CAIRO — Rescuers who were racing on Saturday to free a boy trapped in a 100-foot well for four days in northern Morocco said they still held out great hopes of pulling him out alive, though they were not certain of his current condition.
Rescuers have been working day and night to tunnel toward the boy and said they were just a few feet away from reaching him. But rescuers, fearing that either the well or a parallel shaft that was dug to reach him would collapse at any moment, proceeded with extreme caution.
“It’s hard to know his status, but we have great, great, great hope,” said Abdelhadi Temrani, one of the rescuers, noting that the team was providing oxygen around the clock to the boy, Rayan, who is 5. They have also been monitoring him with a camera lowered into the well.
“There is an ambulance and helicopter waiting here to help at the right moment,” Mr. Temrani said. He said the camera showed the boy lying on his side, making it hard to discern his exact condition.
As nightfall began, crowds of people remained at the site, at times erupting into prayers and cheers, shouting, “Live, live, Rayan.” But there was a growing sense of uncertainty that the boy could still come out alive, with conflicting reports about the progress of the rescue operation.
Dozens of police officers lined both sides of a corridor to make way for the rescue and keep back the crowd. All of it was being live streamed, with many at home and abroad glued to their screens.
A state-run television channel posted a short video of the operation on Saturday, showing the workers digging through the tunnel. Officials said that 20 inches separated the rescuers from Rayan, and that they had confronted “big rocks” and areas where the soil collapsed. But they were still hoping to pull him out Saturday.
🔴 متر واحد و80 سنتمترا يفصل فريق الإنقاذ عن المكان الذي يتواجد به #الطفل_ريان حسب اخر معلومة وافانا بها موفدنا فؤاد عزوزي. العملية مستمرة.
— 2M.ma (@2MInteractive) February 5, 2022
The operation to save the boy was in what rescuers described as the “decisive phase,” as Moroccans and others across North Africa breathlessly followed the rescue on live streams.
Rayan has been stuck in the well near his home in the tiny village of Ighrane, about 60 miles from the city of Chefchaouen, since Tuesday afternoon. Rescuers brought in bulldozers to dig a parallel shaft from which they could tunnel through to reach the child, but they feared that either part of the well or the parallel shaft would collapse before they could get there.
According to state-run television that had been airing a livestream of the operation, rescuers also appear to have encountered hard rocky barriers that impeded their progress, forcing them to shift course as they dug.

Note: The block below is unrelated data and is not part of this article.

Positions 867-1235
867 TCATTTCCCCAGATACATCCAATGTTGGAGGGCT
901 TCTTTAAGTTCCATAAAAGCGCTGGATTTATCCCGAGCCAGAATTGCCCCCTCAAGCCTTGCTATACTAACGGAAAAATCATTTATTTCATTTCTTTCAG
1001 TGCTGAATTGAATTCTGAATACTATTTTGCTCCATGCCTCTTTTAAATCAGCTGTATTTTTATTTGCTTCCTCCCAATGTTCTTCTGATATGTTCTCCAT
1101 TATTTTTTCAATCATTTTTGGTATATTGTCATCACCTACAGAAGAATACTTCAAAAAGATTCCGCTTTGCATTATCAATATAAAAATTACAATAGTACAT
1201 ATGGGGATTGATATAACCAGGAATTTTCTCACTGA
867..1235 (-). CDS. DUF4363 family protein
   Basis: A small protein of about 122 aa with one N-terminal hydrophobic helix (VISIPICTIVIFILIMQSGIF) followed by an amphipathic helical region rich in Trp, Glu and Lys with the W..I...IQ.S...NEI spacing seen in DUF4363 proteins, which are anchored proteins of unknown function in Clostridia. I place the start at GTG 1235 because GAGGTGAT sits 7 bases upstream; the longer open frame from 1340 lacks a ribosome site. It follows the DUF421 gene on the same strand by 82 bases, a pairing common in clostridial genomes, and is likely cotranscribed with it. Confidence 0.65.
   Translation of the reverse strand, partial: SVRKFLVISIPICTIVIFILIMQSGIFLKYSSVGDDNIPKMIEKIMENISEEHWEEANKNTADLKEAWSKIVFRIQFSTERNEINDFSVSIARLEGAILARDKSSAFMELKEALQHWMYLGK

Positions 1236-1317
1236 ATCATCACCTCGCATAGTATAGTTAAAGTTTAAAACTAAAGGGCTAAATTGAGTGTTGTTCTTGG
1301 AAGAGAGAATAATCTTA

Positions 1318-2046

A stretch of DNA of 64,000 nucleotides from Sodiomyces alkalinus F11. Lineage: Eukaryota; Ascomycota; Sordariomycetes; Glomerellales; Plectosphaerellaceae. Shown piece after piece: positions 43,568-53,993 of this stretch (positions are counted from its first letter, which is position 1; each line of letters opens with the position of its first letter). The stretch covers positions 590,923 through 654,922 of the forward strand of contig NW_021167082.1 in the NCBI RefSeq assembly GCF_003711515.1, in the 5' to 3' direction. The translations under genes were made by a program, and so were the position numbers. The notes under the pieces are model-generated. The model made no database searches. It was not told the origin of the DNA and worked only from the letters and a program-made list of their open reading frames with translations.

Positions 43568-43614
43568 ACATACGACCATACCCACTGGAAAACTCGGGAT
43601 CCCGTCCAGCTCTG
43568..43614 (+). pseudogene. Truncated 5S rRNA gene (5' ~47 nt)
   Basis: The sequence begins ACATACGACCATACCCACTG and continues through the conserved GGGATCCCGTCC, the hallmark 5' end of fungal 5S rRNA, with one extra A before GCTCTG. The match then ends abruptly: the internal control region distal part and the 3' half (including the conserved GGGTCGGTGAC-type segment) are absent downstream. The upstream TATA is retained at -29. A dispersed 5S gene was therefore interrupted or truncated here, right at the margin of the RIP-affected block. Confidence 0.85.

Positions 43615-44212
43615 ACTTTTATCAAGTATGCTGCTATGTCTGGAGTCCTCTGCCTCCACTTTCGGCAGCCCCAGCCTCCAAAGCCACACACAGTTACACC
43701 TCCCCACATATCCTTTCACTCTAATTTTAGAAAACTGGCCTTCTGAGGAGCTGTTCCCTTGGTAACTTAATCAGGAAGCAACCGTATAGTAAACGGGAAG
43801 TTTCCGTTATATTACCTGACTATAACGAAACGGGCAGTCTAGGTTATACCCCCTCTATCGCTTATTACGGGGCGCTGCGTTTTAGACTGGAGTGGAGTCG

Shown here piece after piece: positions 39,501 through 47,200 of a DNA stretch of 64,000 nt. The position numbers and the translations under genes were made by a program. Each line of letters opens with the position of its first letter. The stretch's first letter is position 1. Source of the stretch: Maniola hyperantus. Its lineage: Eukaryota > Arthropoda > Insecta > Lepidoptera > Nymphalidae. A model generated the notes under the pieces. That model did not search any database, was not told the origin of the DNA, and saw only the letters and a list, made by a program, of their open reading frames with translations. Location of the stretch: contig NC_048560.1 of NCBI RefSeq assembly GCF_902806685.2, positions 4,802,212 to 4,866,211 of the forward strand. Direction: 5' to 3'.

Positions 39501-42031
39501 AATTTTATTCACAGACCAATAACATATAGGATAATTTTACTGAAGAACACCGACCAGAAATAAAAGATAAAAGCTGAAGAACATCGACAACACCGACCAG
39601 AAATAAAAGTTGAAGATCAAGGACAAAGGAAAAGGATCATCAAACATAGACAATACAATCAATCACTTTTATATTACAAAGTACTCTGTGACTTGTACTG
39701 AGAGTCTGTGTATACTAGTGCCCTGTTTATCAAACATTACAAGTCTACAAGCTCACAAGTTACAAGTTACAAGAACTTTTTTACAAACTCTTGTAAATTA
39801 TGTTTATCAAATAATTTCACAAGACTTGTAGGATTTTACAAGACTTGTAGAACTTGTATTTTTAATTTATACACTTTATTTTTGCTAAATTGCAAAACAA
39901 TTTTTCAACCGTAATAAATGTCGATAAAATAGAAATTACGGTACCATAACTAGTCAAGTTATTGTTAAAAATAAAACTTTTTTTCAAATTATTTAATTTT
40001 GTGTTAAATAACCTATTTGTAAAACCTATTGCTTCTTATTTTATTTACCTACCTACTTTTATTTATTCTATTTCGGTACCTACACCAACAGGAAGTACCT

The state-run news agency Maghreb Arabe Presse said the drilling process was in its “final stages.”
According to Le360, a local publication, two rescuers were manually digging the final feet that separated them from Rayan. A helicopter was on the scene to transport the boy to a hospital in one of the major cities.
As rescue workers jockeyed to save the boy on Friday, throngs of people looking on at the site recited prayers and shouted encouragements to the rescue team. Some onlookers sat around or slept under trees, eager to witness the resolution of the crisis.
Rayan’s family made couscous, the traditional Moroccan dish, and served it to people among the crowd. Others distributed bread and dates.
Mr. Temrani, the rescuer, said the effort was a delicate process. Rescuers have been lowering oxygen and water down to the boy using rope and also sent down a camera to monitor him.
On Friday, short videos of the boy, barely moving, were shared in which it appeared that he was still breathing.
The local news media reported that there were five bulldozers and dozens of rescuers, including a team of topographers. The reports said that even a local mountaineering and caving society had gotten involved in the effort.
In an interview with Le360, Rayan’s father said that he had been in the process of fixing the well, which he owns, when his son fell in while playing nearby.
“Everyone is doing their best so that he comes out alive and that we can take him in our arms by the end of the day,” his father said.
The tiny village of Ighrane was overrun with reporters, many of them broadcasting live.
The scenes of bulldozers digging under floodlights while thousands of Moroccans waited in suspense made the Arabic hashtag #SaveRayan a viral rallying cry on Twitter. The hashtag was trending across Morocco and neighboring Algeria, and even in France, where there is a large Moroccan diaspora.